Hemodynamic management in critically ill patients has traditionally focused on maintaining adequate cardiac output and arterial blood pressure by relying on fluid administration and/or vasopressor/inotropic support [6,7]. However, organ perfusion is affected by other important factors, such as venous congestion, which can be overlooked as an hemodynamic parameter, and could be of critical importance [8,9].

Point of care ultrasound (POCUS) at the bedside allows the clinician to assess intravascular and pulmonary fluid overload. The correlation of lung POCUS and extravascular fluid is a well-known parameter for the assessment of the global fluid status of the patient [3]. Misinterpretation in POCUS is a risk. Initially, with the generalization of the POCUS use in critical patients, physicians misleadingly relied on static inferior vena cava (IVC) sole measurement as an assessment of fluid responsiveness [10, 11].

Similarly, it is essential to measure and interpret central venous pressure (CVP) with care and criteria. When utilized as a guide or trigger for fluid resuscitation, misunderstandings are common. A rise in CVP may not be accompanied by a corresponding rise in cardiac output (CO), as De Backer et al. skillfully point out in their review, and without measuring this variable (CO), a rise in CVP solely represents an increase in venous return and an increase in preload [12, 13]. This is insufficient to predict the patients response to fluid administration.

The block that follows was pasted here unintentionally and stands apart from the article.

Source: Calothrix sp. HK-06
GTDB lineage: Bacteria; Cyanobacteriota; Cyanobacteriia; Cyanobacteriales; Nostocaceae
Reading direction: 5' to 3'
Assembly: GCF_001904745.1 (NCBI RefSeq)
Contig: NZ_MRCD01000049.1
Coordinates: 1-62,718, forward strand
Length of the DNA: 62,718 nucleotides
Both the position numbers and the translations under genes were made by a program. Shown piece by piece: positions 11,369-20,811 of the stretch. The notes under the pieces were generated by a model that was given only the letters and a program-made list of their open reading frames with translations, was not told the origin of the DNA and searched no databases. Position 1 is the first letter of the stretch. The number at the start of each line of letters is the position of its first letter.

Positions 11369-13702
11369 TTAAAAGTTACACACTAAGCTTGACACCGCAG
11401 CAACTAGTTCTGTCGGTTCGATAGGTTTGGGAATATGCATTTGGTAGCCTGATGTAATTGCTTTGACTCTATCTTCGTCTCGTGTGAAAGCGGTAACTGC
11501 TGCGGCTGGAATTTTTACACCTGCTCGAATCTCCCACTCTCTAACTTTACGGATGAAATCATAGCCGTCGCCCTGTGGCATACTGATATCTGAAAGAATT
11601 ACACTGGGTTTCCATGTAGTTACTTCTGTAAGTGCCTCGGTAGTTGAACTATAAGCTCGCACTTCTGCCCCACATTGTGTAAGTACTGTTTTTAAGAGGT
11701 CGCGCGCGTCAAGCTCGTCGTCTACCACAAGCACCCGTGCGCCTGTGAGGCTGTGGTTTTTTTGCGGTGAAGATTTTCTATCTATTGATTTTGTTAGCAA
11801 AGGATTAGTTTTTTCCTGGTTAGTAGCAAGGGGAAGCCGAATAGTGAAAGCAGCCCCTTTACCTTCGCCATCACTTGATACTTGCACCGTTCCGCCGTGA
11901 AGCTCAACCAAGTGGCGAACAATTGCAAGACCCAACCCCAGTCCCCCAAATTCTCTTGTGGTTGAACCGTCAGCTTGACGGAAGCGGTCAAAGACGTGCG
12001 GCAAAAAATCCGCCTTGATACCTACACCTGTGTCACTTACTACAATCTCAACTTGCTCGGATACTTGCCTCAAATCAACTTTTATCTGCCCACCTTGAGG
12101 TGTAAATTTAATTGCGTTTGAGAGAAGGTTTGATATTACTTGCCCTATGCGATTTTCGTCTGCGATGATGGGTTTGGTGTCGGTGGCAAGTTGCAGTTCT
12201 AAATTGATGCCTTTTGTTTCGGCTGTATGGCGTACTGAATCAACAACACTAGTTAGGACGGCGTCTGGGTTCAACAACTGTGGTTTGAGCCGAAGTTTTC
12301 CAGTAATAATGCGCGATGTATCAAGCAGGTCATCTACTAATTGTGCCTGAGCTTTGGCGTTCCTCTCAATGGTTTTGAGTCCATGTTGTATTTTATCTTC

Recently, Beaubien-Souligny et al. proposed a venous excess Doppler ultrasound (VExUS) grading system to quantify organ congestion [14]. This protocol evaluates the amount of venous congestion in the abdominal organs, specifically by scanning the portal, hepatic, and intrarenal veins. Doppler interrogation of these vessels yields a specific pattern corresponding to a level of venous congestion: normal, mild, or severe. Although VExUS grading is a novel concept, the role of these individual Doppler waveforms in the assessment of right atrial pressure has been previously established [15].

Aims and Hypothesis

Our main hypothesis is that by assessing septic patients with a noninvasive ultrasound protocol, adding a modified lung ultrasound score to the VExUS protocol could provide greater sensitivity and earlier identification of fluid overload to help clinicians decide whether to administer supplemental fluid therapy or suspend its administration. The key secondary aims are to: i) evaluate the possible relation between the different VExLUS grades and the adverse effects of intensive fluid administration, namely diuretic use, the need of thoracocentesis/paracentesis, need for renal replacement therapy; ii) Identify the possible relation between a congestive findings of renal ultrasound and new or worsening acute kidney injury and iii) identify the possible association between higher VExLU score and length of stay and mortality.